ASKAP’s first all-sky survey opens a new era of discovery

When ASKAP was first designed over a decade ago, its goal was to conduct large-scale surveys as quickly as possible. Today, we realised that goal with the publication of ASKAP’s first all-sky survey. With ASKAP’s wide field of view, we have mapped 3 million galaxies in 300 hours, providing astronomers with a new atlas of the universe.

The Rapid ASKAP Continuum Survey (RACS) grew out of calculations suggesting that ASKAP’s survey speed was fast enough to match the Sydney University Molonglo Sky Survey (SUMSS) in about a day. We quickly realised how helpful it would be to commission not just the telescope, but the entire end-to-end survey workflow, using a short-duration all-sky survey.

To maximise the scientific potential of this rapid survey, we stretched a day into two weeks and devised a survey plan consisting of 903 tiles covering 83% of the sky. Each tile was observed for 15 minutes at a centre frequency of 888 MHz, reaching a typical noise limit of 250 uJy. RACS was conducted by the observatory as a service to the entire community.

The survey description and first results from RACS were published in PASA today, with about 40% of the data currently available for open access on CASDA and the rest soon to be released. RACS updates our knowledge of the southern radio sky and provides a key starting point for sky models that will improve calibration methods.

Learning more about ASKAP

The first RACS fields were observed in April 2019, with subsequent observations and re-observations spread thinly over several months. Multiple processing passes, extensive quality control and detailed analysis occupied about a year and a half, also an extremely short timescale for an all-sky survey.

Being foremost a commissioning exercise, RACS taught us much about how to best use ASKAP. We developed the ability to schedule short fields close to transit to improve image quality, learnt how to combine multiple tiles efficiently into larger maps and how to convolve multiple beams and tiles to a common resolution. We also learnt a few things about the telescope itself, such as the need for more accurate models of the primary beams near the edges of ASKAP’s extremely large field of view. Many of the resulting improvements have already been deployed on the telescope.

Imaging 83% of the sky

The radio sky contains a wide variety of sources, the density and nature of which depend primarily on whether we observe the plane of the Milky Way, or at high Galactic latitudes. One of our goals for RACS was to provide images across the entire visible sky, with no zones of avoidance for areas with more complex emission. The final map (Figure 1) shows the result. Although some linear artefacts remain along the Galactic plane and around the brightest sources, most of the map is remarkably clean. Imaging was performed independently on each beam without peeling or direction-dependent calibration, providing the foundations on which further improvements can be built. Even so, the result is impressive.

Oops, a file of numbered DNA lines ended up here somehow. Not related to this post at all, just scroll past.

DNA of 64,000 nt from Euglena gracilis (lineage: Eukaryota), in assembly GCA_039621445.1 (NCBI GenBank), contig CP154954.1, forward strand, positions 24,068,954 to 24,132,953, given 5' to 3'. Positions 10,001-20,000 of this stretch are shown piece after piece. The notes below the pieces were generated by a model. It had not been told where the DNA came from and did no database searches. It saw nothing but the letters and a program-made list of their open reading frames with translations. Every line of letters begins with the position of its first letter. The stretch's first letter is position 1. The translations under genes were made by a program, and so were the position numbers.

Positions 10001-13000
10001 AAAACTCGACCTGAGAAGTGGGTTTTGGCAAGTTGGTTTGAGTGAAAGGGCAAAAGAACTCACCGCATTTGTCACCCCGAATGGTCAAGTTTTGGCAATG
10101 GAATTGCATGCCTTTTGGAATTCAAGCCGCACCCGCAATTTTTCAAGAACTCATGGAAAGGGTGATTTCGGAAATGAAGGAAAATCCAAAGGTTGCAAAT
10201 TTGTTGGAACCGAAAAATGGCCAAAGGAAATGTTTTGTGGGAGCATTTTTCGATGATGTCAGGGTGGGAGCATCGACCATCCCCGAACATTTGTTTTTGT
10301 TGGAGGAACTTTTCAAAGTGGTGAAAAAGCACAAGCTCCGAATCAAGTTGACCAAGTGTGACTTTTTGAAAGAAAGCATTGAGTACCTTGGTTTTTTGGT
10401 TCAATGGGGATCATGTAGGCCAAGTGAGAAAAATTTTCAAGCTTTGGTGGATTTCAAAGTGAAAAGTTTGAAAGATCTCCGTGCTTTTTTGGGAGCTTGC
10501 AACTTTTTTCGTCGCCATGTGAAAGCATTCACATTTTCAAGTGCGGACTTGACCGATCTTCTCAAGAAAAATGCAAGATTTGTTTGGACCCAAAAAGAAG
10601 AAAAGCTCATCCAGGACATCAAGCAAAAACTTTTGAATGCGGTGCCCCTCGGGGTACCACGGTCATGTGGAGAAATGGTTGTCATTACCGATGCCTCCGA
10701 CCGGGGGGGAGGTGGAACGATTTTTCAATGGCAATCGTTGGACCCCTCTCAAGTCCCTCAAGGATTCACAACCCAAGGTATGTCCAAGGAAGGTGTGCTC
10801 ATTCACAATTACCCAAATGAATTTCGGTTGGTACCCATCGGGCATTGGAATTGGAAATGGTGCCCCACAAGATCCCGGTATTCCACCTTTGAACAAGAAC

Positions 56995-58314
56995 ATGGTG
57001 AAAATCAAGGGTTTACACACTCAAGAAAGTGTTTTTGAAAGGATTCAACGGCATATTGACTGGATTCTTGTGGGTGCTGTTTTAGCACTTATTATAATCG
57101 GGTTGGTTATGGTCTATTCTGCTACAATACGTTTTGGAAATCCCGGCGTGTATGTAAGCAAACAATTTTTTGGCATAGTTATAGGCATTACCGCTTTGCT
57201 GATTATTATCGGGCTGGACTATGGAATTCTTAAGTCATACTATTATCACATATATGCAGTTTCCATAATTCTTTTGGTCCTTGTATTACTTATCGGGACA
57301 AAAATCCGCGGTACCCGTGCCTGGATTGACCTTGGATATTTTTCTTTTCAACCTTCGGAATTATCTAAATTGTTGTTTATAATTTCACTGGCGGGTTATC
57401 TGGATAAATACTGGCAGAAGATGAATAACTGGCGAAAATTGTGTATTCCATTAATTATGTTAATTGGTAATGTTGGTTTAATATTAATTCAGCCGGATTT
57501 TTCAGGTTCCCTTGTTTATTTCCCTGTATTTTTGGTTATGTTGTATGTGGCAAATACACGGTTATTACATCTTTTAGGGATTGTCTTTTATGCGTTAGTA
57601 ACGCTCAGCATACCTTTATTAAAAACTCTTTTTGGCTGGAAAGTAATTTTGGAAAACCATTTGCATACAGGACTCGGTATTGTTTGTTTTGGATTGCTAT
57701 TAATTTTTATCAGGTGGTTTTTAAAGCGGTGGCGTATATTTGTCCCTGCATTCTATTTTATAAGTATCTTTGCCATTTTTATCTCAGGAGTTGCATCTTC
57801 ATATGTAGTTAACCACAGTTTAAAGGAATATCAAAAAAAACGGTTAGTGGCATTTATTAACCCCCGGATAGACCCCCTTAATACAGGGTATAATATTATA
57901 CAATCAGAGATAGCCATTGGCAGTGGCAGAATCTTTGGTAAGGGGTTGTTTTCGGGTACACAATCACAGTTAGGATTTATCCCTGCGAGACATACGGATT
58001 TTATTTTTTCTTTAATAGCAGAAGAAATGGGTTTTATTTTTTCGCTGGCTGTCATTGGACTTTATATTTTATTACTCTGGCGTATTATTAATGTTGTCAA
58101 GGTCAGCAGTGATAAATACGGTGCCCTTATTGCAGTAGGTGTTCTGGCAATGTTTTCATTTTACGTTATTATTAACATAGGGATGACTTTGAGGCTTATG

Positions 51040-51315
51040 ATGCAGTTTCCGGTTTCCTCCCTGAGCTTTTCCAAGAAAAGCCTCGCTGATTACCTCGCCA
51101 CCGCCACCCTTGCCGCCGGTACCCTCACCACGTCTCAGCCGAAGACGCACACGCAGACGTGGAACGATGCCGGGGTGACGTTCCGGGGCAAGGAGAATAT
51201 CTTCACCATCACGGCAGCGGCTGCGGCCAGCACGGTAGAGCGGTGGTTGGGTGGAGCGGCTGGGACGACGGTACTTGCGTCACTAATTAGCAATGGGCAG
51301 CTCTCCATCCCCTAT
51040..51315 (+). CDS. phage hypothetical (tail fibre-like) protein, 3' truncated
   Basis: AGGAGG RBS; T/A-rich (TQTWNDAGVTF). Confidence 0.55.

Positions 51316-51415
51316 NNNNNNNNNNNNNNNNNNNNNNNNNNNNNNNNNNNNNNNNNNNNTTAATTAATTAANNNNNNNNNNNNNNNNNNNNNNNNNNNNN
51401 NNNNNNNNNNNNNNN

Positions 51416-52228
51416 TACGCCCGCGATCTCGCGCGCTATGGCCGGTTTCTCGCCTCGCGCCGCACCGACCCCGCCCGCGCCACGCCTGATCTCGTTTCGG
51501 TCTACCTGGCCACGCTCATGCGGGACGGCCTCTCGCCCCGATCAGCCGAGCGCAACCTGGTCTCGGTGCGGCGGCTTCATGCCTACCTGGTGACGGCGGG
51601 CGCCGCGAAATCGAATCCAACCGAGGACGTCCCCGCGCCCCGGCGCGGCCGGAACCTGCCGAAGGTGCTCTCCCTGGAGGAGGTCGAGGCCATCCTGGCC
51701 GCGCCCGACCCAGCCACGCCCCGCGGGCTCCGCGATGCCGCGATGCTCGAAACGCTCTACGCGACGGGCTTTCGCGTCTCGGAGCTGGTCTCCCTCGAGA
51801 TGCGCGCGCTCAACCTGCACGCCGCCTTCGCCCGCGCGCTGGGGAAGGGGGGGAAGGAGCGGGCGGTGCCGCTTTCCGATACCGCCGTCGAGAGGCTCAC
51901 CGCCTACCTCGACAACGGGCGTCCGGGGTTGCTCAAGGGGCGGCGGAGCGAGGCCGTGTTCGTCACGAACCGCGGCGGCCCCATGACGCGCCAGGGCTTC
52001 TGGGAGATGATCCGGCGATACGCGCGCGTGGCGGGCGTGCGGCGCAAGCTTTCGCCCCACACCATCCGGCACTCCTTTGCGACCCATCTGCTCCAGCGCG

The first RACS data release improves on the sensitivity, resolution and image quality of previous surveys covering a similar area at this frequency and paints a promising future for ASKSP. We have detected about a million previously undiscovered radio sources. In addition, ASKAP’s 36 antennas provide excellent surface brightness sensitivity, revealing extended emission even with 15-minute observations.

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Figure 1: RACS sky map shown with ASKAP antennas and the observatory landscape in the foreground. Individual objects of interest are marked and shown at the full resolution of the survey as inset panels. The boundaries of each tile are outlined in white.

Quality control and data availability

As the first all-sky survey with a new telescope, we needed to thoroughly examine all aspects of the RACS data. A quality control team consisting of CASS staff and collaborators at the University of Sydney checked astrometry, flux distributions, source counts and many other statistics to ensure the final images were free from systematic errors and ready for science. The first data release consists of images, calibrated visibilities (with 10 second time resolution and 1 MHz frequency resolution) and single-tile catalogues. In a future publication, we will provide a global catalogue covering the entire survey area.

The future of RACS

While the global catalogue for the 888 MHz RACS pass is under construction, we plan to observe a second pass at a higher frequency, covering roughly 1152-1440 MHz. This will eventually be extended with a third pass going up to 1800 MHz. Future epochs at these frequencies may also be scheduled amidst deeper survey project observations if this can be achieved efficiently.

RACS is the new benchmark atlas of the Southern sky and its publication today demonstrates that ASKAP can achieve its primary mission. ASKAP’s long-term survey science projects will extend our knowledge even further, discovering tens of millions of new radio sources over the next decade.

Resources and links

The RACS survey description paper can be found here:

We have constructed a web site describing the survey here:

Science-ready data is available on CASDA:

A virtual tour is available here: